3-Way Switch Wiring

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I am usually ok at figuring out small electrical projects. I am in the process of switching out a set of 3-way switches with some smart switches. I pulled the old ones out and I am trying to understand the wiring before I install the new ones. I dont like not fully understanding what I am doing. I looked at some 3-way wiring diagrams, but I feel like mine is a little different. I just wanted to see if someone could see what is going on. I drew up diagrams for each switch and the light. Where I'm having the issue is connecting them all together to see the full picture. The other thing is that I have 3 sets of wires at the light. I'm assuming one is probably for something else, but im not sure. Hopefully the image is clear enough. The gold color is the white wire. If it has black dashes, that means it was wrapped in black tape.
 

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hornetd

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Is this light located at the top or bottom of a stairway? Are the switches located on 2 different floors of the home?

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Tom Horne
 
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No, its in the living room, one at each entry. Not sure if it matters, but it seems like they put everything in the living room on one circuit. One overhead light, one set of switched outlets (the bottom of most of the outlets), and the regular outlets.

Edit: Just realized the dining room overhead light is on that circuit too with another 3-way switch
 
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Looking more, I think I am going to be out of luck regardless. With this setup there is no neutral to power the smart switch.
 
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I did some research and ended up ordering a Lutron Caseta starter kit. It doesn't require neutral and the second switch is completely wireless.

I'm pretty sure that in my diagram, switch 2 is the switch that has the line in and would be my main switch. The common terminal on that switch always has power. Then the common terminal on switch 1 is connected to the light. It seems that whenever it has power, so does the light. I think the correct wiring would be to connect the new switch in switch 2's spot. Connect the hot to it and one of the travelers. Then at switch 2, connect that traveler to the wire that was connected to the common.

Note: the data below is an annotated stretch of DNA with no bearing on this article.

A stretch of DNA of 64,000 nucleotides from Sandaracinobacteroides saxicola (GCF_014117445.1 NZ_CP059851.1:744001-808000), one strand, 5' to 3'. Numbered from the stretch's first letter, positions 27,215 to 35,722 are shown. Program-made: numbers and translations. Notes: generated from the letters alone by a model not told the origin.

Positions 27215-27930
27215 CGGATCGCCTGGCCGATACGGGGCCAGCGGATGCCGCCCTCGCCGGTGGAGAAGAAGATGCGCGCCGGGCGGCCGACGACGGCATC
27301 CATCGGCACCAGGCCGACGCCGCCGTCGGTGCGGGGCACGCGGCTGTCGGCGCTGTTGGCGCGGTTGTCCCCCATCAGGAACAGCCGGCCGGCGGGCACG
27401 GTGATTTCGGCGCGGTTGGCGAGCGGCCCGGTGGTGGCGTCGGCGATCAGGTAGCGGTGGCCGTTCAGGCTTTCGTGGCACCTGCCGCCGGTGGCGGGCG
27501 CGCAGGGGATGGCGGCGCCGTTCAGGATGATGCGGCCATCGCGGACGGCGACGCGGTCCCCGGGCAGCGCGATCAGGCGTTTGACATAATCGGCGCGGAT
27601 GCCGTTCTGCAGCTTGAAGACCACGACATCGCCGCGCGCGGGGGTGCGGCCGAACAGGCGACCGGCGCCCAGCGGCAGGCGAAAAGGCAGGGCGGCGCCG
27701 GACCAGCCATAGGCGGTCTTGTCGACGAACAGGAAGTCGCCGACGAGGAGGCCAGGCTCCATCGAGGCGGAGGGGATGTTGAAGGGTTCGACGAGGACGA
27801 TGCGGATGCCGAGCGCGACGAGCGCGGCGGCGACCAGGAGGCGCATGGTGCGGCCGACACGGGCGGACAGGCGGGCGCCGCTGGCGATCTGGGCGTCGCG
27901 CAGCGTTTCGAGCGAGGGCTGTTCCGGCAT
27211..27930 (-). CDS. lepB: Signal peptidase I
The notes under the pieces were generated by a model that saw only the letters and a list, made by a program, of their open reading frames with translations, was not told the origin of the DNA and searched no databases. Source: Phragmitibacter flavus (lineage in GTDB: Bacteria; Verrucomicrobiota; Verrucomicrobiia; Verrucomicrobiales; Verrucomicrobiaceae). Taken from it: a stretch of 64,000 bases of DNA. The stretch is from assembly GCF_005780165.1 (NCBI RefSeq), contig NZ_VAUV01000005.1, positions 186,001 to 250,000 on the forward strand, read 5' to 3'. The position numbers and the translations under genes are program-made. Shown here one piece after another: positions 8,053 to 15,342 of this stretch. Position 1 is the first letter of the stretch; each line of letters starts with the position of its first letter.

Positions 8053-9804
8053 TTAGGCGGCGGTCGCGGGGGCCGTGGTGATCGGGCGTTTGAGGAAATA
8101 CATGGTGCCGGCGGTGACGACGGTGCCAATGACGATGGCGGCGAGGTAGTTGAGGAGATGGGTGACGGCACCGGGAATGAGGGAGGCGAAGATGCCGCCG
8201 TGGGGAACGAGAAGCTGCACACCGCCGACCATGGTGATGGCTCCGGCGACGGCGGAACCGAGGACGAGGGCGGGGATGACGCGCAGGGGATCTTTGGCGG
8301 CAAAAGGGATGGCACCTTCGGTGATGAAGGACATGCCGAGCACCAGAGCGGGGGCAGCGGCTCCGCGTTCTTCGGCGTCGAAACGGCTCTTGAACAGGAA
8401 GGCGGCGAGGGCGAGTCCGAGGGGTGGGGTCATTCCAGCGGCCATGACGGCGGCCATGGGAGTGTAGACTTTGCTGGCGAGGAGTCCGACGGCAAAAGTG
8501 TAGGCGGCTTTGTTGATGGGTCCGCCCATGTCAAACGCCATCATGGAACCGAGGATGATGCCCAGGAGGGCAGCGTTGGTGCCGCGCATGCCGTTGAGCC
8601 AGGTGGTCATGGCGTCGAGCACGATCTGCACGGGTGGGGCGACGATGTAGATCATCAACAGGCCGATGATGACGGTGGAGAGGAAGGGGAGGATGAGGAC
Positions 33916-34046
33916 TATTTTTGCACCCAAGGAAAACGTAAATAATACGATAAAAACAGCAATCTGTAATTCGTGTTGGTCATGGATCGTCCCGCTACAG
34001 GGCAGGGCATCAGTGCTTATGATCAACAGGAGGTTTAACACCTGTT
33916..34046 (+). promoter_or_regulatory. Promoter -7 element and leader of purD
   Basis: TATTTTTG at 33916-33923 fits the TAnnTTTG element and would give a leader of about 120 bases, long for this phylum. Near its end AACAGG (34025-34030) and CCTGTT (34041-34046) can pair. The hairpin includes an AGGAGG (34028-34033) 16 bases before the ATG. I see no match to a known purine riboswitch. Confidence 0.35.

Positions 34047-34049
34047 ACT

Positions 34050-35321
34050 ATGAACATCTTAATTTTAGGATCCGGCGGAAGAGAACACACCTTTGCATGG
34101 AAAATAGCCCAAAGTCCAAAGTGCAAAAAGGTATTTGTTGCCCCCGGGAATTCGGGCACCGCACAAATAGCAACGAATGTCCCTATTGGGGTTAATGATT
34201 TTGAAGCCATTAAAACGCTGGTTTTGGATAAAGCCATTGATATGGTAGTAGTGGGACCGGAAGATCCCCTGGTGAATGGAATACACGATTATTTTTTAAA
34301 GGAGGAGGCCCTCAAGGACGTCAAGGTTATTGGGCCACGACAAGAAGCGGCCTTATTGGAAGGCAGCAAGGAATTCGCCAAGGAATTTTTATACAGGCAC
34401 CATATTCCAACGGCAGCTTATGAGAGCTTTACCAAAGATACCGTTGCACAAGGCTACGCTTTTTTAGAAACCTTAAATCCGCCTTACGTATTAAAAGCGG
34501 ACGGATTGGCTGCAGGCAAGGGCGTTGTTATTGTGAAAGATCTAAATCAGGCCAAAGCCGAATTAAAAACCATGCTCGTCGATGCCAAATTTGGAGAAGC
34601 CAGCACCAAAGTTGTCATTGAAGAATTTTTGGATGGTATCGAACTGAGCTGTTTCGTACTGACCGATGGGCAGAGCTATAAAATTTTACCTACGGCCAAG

JoeD

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This is the setup you have. If your smart switches require a neutral then you are out of luck. You have a switch loop. No neutrals are present at the switches.
 
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Yeah, thats it. I went through it last night with a multi meter disconnecting and reconnecting things so I could map it all out. I'll include the drawing I did. That being the case, there is one thing that could possibly work from what I can tell. I dont know if it would be allowed by code though or if there are problems I am missing. There are actually two of these circuits running opposite of each other. One for the overhead light and one for the switched outlets. That means I have a pair of wires coming from the box on either side. One wire in each set is needed to go out to the light / switched outlets. But if i switch one side to carry neutral down, then I can pass the hot from one side to the other as well as the neutral.
 

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JoeD

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Hot and neutral must be carried in the same cable.
 

WyrTwister

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That picture is a common way to wire two 3 way switches .

As far as smart switches , I have not installed any , unless you refer to motion switches .

Wyr
God bless
 
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Thanks for the replys guys. I decided to go with the Caseta switch since it will be the best solution and doesn't require a neutral. The main switch basically acts as a single pole switch and then the second switch is just a wireless remote mounted in the wall that controls the main switch. I can just cap off all wires going to the second switch and wire the main switch to the pair coming from the light. Then in the future if it needs to go back to the original wiring it should be pretty easy.
 

WyrTwister

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Any idea of the battery life of the remote switch ?

Wyr
God bless
 

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